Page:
Monday, April 09, 2007

SARAWAK Chief Minister TAIB MAHMUD’s RM32 Million Kickbacks through Timber Export Control Dewaniaga Sarawak Headed by Younger Brother Over 7 Years

Japan Times implicate Taib in RM32m timber export kickbacks

Husna Yusop; SUN reporting

PETALING JAYA (April 6, 2007): Sarawak Chief Minister Tan Sri Taib Mahmud has been implicated in a 1.1 billion yen (RM32 million) timber export kickbacks by a Japan Times report last week. Parliamentary Opposition Leader Lim Kit Siang (ABOVE)said this is "the latest instance of more and more adverse international reports about corruption in Malaysia, including the adverse rankings given to the country by the corruption surveys of the Transparency International and the Political and Economic Risks Consultancy (PERC)".

"These warrant urgent action by Prime Minister Datuk Seri Abdullah Ahmad Badawi to salvage his reform agenda and pledge, particularly to make anti-corruption campaign the top priority of his administration," he said in a statement today. Lim has written an urgent letter asking Abdullah to personally reply in Parliament on Monday (April 9) in the winding-up on the Royal Address debates on high-profile corruption allegations under his administration. In the letter, he had drawn the attention of the Prime Minister to the Japan Times report dated March 29, 2007 (see Below)

According to the report, quoting sources, nine Japanese shipping companies which transport lumber from Sarawak have allegedly failed to report some 1.1 billion yen of income in total during a period of up to seven years through last March. It was alleged that the money constituted kickbacks to Sarawak officials via a Hongkong agent which was connected to Taib and his family.

Lim said he had reminded Abdullah of his pledge when he became Prime Minister in 2003 to make anti-corruption his top agenda, his proclamation of "zero tolerance for corruption" and his declaration to "walk the talk" after his first 100 days in service. "Malaysia is today faced with the worst crisis of national integrity in the 40-year history of the Anti-Corruption Agency (ACA) and 50-year history of the nation with a spate of serious corruption allegations reaching the highest levels of government," he added.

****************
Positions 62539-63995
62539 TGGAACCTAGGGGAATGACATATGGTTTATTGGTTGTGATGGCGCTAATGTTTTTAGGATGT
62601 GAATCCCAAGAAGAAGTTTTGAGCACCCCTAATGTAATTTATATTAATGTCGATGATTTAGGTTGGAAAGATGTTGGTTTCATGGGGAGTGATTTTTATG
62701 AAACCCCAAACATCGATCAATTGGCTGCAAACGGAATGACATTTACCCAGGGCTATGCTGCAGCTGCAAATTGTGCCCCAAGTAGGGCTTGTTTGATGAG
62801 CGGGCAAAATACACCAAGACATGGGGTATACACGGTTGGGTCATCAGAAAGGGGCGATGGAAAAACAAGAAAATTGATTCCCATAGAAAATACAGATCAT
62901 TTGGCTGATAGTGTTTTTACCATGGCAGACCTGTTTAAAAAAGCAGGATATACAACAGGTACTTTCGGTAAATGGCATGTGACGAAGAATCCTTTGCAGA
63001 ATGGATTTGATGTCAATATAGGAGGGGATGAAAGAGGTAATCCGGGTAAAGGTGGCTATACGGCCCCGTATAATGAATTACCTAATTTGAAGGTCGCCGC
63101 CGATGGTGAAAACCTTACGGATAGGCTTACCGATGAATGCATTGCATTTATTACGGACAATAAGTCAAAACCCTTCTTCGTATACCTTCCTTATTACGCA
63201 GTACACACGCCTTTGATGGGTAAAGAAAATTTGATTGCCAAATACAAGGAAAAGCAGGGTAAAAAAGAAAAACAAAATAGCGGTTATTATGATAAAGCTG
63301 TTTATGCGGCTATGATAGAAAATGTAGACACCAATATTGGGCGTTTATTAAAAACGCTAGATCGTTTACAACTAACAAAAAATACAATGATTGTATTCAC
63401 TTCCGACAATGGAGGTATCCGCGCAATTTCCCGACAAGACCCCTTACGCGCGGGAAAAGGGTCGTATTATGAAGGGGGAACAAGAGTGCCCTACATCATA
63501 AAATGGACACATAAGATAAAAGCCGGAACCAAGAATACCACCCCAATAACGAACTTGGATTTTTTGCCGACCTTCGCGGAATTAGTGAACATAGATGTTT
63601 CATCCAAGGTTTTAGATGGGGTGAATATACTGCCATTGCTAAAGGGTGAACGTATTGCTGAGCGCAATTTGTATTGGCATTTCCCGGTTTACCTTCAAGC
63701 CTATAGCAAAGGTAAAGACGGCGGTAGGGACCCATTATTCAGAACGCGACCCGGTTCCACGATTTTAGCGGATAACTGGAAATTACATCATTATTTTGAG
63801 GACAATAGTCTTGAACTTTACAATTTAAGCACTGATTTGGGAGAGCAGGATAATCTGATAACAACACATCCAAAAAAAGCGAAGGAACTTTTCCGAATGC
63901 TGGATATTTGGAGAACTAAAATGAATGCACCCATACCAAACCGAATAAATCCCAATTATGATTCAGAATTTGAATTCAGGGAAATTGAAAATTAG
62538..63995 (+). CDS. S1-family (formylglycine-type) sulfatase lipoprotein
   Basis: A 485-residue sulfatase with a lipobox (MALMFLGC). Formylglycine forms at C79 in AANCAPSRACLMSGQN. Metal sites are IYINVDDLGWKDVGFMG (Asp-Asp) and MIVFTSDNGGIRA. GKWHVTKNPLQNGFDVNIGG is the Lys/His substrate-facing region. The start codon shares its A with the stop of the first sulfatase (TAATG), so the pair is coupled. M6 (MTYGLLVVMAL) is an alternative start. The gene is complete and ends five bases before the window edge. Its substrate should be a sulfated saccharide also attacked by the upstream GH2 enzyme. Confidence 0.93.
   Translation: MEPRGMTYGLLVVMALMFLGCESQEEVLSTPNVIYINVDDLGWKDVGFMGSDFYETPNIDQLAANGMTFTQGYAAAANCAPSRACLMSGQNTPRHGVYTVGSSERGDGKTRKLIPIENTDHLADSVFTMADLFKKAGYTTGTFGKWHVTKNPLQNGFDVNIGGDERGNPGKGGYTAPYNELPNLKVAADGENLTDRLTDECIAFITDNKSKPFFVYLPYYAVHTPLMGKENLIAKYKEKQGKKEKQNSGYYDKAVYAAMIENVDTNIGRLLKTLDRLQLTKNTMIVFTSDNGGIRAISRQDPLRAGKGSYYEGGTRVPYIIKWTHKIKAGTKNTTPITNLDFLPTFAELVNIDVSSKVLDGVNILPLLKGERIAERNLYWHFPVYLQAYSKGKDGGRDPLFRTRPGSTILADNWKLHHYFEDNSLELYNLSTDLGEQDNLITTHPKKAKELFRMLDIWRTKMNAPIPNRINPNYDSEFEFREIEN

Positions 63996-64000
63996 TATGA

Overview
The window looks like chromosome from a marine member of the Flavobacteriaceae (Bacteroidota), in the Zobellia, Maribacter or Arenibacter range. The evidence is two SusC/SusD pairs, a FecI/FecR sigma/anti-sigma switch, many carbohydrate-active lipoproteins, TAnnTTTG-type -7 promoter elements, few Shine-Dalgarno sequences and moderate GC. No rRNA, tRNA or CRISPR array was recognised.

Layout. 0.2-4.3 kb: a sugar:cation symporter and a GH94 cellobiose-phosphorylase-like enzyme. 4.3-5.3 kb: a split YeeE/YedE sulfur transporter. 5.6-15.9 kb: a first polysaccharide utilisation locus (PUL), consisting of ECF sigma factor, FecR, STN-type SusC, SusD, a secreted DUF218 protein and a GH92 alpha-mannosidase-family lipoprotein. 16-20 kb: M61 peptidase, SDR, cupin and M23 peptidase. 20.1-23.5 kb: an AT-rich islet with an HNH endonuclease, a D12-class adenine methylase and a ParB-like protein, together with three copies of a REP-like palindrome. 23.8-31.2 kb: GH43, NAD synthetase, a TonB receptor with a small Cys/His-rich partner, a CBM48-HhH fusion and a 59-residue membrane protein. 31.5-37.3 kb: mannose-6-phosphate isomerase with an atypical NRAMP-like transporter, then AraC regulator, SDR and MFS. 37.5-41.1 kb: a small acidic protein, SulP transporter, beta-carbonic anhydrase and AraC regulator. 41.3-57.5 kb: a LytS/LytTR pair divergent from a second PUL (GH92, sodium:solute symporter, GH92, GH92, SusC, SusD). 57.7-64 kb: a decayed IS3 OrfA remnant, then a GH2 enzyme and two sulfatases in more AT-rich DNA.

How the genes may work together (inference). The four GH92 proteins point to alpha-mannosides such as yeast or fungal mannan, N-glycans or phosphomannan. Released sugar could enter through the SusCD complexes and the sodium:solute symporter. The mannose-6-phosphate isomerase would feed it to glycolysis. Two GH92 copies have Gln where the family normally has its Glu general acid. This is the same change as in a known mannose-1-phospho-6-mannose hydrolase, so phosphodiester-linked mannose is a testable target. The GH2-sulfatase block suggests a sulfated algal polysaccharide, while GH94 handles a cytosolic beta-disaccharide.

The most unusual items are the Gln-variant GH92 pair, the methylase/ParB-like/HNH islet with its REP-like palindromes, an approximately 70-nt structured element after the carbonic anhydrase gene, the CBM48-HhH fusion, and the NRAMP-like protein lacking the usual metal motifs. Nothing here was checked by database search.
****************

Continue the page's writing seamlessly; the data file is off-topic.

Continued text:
The allegations included questions about integrity affecting Abdullah and his family; integrity involving Deputy Prime Minister Datuk Seri Najib Abdul Razak in defense contracts such as those concerning the Sukhoi jets from Russia and submarines from France; and the serious allegations againts former ACA director-general Datuk Seri Zulkipli Mat Noor and Deputy Internal Security Minister Datuk Mohd Johari Baharum. "I urge the Prime Minister to come personally to Parliament on Monday not only to respond to the various allegations but to give satisfactory assurance to the Parliament and the nation that he had not abandoned his anti-corruption pledge and agenda," Lim stressed.

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Thursday, March 29, 2007

Wood carriers allegedly hid 1.1 billion yen income; Kyodo News

Nine Japanese shipping companies that transport lumber from Sarawak, Malaysia, allegedly failed to report some 1.1 billion yen of income in total during a period of up to seven years through last March, sources said Wednesday, alleging the money constituted kickbacks to Sarawak officials via a Hong Kong agent. Such tax irregularities have occurred as the Tokyo Regional Taxation Bureau determined the companies' remuneration payments to Regent Star, a Hong Kong agent, which has a connection with Chief Minister of Sarawak Taib Mahmud (BELOW) and his family, were rebates, not legitimate expenses, the sources said.

Although the Hong Kong agency did very little in the way of substantive work, the shipping companies are believed to have used rebates as a lubricant to facilitate their lumber trade, the sources added. Lumber export is controlled by the Sarawak state government on grounds of forest resources protection. Rejecting the tax authorities' conclusion, the shipping firms claim the transactions with Regent Star have been legitimate and deny wrongdoing.

The companies accused of the alleged tax evasion include Mitsui O.S.K. Kinkai Ltd. and NYK-Hinode Line Ltd. belonging to the Nanyozai Freight Agreement (NFA), a cartel formed in 1962 to avoid excessive competition in import of lumber from Southeast Asia. The 12-member group is exempt from the Antimonopoly Law. The shipping firms will likely be slapped with well over 400 million yen in back taxes along with heavy penalties, the sources added. According to NFA and other sources, the Japanese cartel concluded an agreement in 1981 with Malaysia's Dewaniaga Sarawak regarding lumber transport. Dewaniaga is a state-affiliated concern in charge of lumber export control and is headed by the Sarawak chief minister's younger brother.


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